Equivalence class
In mathematics, given a set X and an equivalence relation ~ on X, the equivalence class of an element a in X is the subset of all elements in X which are equivalent to a:- [a] = { x in X | x\ ~ a }
In cases where X has some additional structure preserved under ~, the quotient becomes an object of the same type in a natural fashion; the map that sends a to [a] is then an epimorphism. See congruence relation.
Table of contents |
2 Properties 3 Related topics |
Examples
- If X is the set of all cars, and ~ is the equivalence relation of "having the same color", then one particular equivalence class consists of all green cars. X / ~ could be naturally identified with the set of all car colors.
- Consider the "modulo 2" equivalence relation on the set of integers: x~y if and only if x-y is even. This relation gives rise to exactly two equivalence classes: [0] consisting of all even numbers, and [1] consisting of all odd numbers.
- The rational numbers can be constructed as the set of equivalence classes of pairs of integers (a,b) with b not zero, where the equivalence relation is defined by
- Any function f : X → Y defines an equivalence relation an X by x ~ y iff f(x) = f(y). The equivalence class of x is the set of all elements in X which get mapped to f(x), i.e. the class [x] is the inverse image of f(x). This equivalence relation is known as the kernel of f.
- Given a group G and a subgroup H, we can define an equivalence relation on G by x ~ y iff xy^{ -1} ∈ H. The equivalence classes are known as right cosets of H in G. If H is a normal subgroup, then the set of all cosets is itself a group in a natural way.
- Every group can be partitioned into equivalence classes called conjugacy classes.
- The homotopy class of a continuous map f is the equivalence class of all maps homotopic to f.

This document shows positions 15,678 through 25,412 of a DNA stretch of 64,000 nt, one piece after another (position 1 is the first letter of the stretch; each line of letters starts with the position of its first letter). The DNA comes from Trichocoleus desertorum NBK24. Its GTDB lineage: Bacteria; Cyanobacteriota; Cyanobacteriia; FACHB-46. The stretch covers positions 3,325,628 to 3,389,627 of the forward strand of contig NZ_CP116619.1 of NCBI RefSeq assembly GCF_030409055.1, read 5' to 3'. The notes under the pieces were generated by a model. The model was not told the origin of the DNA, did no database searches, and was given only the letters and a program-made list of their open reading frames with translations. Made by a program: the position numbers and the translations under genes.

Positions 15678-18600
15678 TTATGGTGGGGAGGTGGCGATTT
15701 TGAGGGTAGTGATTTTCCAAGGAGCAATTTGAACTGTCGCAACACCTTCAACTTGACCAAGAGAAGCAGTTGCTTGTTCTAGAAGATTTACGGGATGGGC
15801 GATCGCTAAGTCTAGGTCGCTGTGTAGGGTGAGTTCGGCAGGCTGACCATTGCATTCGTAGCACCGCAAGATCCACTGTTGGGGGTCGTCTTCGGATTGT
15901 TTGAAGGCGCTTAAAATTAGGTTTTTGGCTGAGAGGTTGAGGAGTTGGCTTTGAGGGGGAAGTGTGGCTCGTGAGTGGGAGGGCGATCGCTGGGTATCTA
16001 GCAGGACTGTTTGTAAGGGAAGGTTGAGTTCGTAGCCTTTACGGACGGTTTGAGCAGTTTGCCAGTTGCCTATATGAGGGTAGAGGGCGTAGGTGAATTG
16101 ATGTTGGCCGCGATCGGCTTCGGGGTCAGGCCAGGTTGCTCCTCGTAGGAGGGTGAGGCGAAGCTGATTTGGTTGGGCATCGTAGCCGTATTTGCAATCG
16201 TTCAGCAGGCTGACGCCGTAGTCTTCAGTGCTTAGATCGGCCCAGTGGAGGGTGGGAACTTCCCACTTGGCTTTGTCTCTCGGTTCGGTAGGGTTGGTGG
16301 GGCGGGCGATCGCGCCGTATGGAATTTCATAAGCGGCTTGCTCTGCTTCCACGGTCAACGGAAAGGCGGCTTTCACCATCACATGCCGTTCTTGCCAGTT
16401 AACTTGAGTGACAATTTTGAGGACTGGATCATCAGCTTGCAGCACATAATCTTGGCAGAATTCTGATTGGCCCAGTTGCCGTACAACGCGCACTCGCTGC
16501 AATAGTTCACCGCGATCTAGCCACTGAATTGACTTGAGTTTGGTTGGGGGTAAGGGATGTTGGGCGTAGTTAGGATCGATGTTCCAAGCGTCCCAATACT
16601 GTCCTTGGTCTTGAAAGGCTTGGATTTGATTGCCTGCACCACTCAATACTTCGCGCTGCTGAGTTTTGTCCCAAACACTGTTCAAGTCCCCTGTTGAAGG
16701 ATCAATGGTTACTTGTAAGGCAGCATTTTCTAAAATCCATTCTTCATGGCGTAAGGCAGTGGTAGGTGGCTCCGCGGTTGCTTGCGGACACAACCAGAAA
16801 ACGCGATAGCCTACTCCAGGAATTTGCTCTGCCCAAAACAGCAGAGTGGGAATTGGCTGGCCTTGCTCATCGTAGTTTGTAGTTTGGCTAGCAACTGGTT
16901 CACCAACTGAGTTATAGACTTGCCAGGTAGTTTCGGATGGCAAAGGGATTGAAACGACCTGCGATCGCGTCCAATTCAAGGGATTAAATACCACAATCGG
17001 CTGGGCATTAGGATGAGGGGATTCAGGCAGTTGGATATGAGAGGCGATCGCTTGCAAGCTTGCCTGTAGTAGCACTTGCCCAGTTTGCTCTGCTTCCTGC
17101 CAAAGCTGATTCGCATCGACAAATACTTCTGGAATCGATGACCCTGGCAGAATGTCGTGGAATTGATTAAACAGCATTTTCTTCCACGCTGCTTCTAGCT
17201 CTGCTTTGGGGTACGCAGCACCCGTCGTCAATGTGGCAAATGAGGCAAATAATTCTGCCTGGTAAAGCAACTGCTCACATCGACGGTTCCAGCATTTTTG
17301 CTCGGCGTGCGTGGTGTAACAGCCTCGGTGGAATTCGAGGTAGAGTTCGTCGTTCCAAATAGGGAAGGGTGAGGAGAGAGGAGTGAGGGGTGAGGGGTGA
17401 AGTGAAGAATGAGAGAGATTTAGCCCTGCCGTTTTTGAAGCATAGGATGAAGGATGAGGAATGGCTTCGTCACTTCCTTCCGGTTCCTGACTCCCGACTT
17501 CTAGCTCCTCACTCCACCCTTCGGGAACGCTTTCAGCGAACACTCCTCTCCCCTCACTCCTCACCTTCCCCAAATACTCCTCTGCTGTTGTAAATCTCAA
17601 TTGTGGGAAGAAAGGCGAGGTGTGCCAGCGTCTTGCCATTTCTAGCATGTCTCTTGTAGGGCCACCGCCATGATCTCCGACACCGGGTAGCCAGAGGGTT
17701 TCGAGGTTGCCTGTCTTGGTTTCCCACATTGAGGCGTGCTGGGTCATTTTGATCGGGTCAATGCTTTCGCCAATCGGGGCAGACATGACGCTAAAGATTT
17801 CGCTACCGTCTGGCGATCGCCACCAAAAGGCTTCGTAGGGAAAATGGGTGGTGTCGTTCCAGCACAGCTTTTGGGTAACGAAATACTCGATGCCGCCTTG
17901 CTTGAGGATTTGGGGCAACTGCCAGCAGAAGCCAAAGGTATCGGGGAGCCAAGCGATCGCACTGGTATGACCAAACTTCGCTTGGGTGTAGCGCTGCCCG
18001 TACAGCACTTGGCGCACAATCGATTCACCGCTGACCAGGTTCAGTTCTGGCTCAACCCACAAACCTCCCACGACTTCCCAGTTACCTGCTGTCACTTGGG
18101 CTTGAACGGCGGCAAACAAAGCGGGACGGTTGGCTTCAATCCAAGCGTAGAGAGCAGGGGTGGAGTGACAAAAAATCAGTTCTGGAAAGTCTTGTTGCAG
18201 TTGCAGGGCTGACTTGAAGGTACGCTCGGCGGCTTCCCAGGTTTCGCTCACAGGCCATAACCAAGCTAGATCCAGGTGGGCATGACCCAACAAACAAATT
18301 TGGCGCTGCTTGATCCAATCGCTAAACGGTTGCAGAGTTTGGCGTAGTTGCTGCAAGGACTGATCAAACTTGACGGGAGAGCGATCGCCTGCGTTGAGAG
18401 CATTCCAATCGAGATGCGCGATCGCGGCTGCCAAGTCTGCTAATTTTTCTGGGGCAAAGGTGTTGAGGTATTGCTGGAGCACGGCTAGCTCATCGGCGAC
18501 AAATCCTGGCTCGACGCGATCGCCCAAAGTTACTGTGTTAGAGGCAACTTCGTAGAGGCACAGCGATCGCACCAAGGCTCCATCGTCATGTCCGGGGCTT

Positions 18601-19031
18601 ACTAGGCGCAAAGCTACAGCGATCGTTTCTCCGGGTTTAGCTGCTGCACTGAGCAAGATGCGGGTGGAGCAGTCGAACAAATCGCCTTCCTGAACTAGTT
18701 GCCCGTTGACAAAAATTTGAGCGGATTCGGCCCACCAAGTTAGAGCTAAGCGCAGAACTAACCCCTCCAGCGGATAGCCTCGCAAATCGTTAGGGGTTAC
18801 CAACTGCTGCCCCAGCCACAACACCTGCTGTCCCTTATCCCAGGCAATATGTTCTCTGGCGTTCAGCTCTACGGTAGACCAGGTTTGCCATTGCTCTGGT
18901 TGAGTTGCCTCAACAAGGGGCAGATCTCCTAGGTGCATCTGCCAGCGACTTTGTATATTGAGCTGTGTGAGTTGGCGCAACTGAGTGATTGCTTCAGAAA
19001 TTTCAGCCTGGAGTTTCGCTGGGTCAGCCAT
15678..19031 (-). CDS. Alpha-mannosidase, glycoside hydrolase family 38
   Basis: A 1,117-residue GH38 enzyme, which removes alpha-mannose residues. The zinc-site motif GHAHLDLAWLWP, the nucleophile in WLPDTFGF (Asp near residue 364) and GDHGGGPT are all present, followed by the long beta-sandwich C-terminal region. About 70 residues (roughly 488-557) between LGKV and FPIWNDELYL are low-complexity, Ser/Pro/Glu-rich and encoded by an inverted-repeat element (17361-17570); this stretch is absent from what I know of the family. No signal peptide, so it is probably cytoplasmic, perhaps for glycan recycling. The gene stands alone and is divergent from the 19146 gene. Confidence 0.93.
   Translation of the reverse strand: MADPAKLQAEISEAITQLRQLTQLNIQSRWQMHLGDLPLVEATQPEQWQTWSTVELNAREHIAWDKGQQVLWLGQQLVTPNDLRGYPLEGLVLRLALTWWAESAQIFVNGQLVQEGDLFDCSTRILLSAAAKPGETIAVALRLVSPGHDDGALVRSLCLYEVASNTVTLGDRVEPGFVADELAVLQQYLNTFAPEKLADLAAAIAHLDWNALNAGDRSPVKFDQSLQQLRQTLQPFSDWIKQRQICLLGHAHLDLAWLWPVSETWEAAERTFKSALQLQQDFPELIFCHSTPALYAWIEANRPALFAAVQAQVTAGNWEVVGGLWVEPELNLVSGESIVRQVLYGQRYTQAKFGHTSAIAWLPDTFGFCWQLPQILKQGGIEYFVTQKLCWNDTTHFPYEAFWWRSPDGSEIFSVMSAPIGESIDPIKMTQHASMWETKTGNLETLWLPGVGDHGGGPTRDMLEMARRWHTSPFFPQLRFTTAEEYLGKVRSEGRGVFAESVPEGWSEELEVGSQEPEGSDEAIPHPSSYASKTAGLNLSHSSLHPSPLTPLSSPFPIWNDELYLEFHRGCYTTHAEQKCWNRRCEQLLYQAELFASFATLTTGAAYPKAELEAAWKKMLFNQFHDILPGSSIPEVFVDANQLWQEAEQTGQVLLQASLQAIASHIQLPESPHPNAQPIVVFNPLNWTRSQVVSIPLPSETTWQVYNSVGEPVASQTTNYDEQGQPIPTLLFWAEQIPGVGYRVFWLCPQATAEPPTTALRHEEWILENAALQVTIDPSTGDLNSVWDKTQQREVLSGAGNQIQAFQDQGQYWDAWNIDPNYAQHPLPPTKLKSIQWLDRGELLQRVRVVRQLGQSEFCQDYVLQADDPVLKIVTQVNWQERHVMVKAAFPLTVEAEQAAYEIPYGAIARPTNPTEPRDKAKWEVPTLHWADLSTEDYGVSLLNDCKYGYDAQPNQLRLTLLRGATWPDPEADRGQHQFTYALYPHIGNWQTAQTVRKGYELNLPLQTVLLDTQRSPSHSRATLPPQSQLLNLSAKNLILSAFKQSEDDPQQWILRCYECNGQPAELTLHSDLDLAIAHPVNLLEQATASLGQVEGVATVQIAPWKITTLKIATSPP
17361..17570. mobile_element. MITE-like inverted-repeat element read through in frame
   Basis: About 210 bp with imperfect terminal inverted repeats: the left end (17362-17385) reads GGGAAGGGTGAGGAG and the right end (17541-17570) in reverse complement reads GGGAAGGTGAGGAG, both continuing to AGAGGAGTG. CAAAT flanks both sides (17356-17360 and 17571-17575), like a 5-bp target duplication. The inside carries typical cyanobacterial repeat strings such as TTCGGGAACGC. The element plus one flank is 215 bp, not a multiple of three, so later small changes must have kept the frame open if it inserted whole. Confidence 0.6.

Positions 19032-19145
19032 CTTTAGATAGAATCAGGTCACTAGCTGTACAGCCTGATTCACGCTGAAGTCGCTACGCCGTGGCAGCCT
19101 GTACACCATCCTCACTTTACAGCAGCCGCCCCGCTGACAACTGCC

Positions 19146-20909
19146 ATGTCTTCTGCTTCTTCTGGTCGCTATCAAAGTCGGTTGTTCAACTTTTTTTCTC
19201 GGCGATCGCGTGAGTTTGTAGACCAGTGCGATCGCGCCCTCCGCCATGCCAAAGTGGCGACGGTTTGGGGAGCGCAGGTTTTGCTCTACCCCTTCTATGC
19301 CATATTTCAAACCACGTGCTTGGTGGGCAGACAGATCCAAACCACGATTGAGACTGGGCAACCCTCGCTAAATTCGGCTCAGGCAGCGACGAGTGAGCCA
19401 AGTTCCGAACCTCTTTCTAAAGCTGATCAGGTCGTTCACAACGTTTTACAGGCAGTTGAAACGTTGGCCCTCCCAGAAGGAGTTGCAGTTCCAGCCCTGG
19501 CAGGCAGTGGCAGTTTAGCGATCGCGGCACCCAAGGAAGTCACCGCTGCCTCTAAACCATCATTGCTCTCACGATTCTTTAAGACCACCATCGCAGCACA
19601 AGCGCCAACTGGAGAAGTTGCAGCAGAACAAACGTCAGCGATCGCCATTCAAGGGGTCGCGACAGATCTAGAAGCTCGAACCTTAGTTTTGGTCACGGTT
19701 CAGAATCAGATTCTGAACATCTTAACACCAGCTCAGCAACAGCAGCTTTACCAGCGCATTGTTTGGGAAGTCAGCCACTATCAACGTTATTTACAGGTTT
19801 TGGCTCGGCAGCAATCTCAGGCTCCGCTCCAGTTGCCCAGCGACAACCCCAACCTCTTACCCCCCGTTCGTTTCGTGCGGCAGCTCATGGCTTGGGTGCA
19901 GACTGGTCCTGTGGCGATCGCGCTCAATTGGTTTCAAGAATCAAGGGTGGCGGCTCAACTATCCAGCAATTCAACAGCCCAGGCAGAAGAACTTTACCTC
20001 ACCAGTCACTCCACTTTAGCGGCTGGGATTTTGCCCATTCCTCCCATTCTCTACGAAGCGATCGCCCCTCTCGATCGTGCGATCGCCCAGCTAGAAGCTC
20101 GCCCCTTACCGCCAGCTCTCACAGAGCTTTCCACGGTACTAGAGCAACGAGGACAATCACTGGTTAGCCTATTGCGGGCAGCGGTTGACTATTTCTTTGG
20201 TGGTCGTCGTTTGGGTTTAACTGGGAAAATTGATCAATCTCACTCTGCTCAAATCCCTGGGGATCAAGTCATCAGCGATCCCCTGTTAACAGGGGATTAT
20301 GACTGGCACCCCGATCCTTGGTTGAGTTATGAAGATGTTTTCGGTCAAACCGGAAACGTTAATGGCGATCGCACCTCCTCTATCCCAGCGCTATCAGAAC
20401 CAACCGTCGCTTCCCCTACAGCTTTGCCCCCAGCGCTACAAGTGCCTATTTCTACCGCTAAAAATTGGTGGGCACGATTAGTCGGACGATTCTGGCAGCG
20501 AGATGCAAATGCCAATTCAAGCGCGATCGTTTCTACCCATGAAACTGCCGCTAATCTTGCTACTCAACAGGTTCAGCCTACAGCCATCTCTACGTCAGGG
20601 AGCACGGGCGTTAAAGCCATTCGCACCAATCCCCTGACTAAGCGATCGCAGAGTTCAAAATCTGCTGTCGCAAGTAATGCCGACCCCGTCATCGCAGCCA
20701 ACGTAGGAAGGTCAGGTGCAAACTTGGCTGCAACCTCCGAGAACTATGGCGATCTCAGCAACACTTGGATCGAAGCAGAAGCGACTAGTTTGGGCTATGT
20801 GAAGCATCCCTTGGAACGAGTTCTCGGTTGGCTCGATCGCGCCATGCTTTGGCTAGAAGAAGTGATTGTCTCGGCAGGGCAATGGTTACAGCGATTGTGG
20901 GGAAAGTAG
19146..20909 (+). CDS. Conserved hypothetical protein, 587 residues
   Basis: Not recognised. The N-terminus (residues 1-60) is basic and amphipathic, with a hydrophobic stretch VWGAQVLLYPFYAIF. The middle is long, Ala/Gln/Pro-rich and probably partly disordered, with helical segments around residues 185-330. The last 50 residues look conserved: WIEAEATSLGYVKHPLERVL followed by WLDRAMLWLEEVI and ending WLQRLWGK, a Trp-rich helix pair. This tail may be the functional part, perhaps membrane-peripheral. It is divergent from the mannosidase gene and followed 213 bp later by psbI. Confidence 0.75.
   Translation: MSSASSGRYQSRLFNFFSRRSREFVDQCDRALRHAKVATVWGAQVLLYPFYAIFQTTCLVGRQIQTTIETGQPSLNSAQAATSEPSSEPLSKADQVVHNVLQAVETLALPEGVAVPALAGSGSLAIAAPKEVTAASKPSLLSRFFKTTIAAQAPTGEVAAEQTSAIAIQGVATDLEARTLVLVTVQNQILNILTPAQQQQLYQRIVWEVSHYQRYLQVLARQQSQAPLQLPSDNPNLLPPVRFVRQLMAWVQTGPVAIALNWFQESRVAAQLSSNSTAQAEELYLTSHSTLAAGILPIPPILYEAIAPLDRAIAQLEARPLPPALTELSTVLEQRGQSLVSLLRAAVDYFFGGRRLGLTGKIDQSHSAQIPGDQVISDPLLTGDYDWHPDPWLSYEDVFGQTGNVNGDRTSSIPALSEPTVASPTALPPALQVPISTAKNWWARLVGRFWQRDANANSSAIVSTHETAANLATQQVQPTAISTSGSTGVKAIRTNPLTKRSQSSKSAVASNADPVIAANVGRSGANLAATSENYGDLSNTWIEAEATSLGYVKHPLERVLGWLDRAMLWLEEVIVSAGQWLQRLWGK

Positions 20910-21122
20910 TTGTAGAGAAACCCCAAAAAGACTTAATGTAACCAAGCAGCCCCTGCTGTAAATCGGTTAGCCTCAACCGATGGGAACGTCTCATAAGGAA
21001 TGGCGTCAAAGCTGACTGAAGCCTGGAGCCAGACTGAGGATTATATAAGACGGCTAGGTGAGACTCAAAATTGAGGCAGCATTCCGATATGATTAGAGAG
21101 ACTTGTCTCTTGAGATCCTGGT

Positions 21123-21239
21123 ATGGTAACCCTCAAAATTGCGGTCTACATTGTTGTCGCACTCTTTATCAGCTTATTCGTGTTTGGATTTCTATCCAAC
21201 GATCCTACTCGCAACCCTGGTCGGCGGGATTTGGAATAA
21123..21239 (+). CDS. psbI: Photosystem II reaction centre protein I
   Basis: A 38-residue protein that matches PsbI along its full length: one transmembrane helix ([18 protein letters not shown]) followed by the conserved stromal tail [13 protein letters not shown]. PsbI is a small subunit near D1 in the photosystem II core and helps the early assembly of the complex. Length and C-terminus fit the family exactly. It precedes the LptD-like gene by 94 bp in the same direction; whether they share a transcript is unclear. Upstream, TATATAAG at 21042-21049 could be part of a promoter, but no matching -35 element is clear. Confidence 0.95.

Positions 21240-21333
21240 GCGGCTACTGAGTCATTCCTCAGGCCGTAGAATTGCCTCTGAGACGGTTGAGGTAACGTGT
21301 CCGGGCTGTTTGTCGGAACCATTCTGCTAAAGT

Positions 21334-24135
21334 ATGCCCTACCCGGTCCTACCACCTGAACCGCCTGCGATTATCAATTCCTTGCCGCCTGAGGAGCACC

- In natural language processing, an equivalence class is a set of all references to a single person, place, thing, or event, either real or conceptual. For example, in the sentence "GE shareholders will vote for a successor to the company's outgoing CEO Jack Welch", GE and the company are synonomous, and thus constitute one equivalence class. There are separate equivalence classes for GE shareholders and Jack Welch.
Properties
Because of the properties of an equivalence relation it holds that a is in [a] and that any two equivalence classes are either equal or disjoint. It follows that the set of all equivalence classes of X forms a partition of X: every element of X belongs to one and only one equivalence class. Conversely every partition of X also defines an equivalence relation over X.
It also follows from the properties of an equivalence relation that
- a ~ b if and only if [a] = [b].
- a ~ b if and only if [a] = [b].
Related topics
- equivalence relation
- partition
- first isomorphism theorem
- congruence relation
- rational numbers
- homotopy theory
- up to
In music see octave equivalency, transpositional equivalency, inversional equivalency, enharmonic equivalency. Musical set theory takes advantage of all of these, to varying degrees, while other theories take more or less advantage of a selection.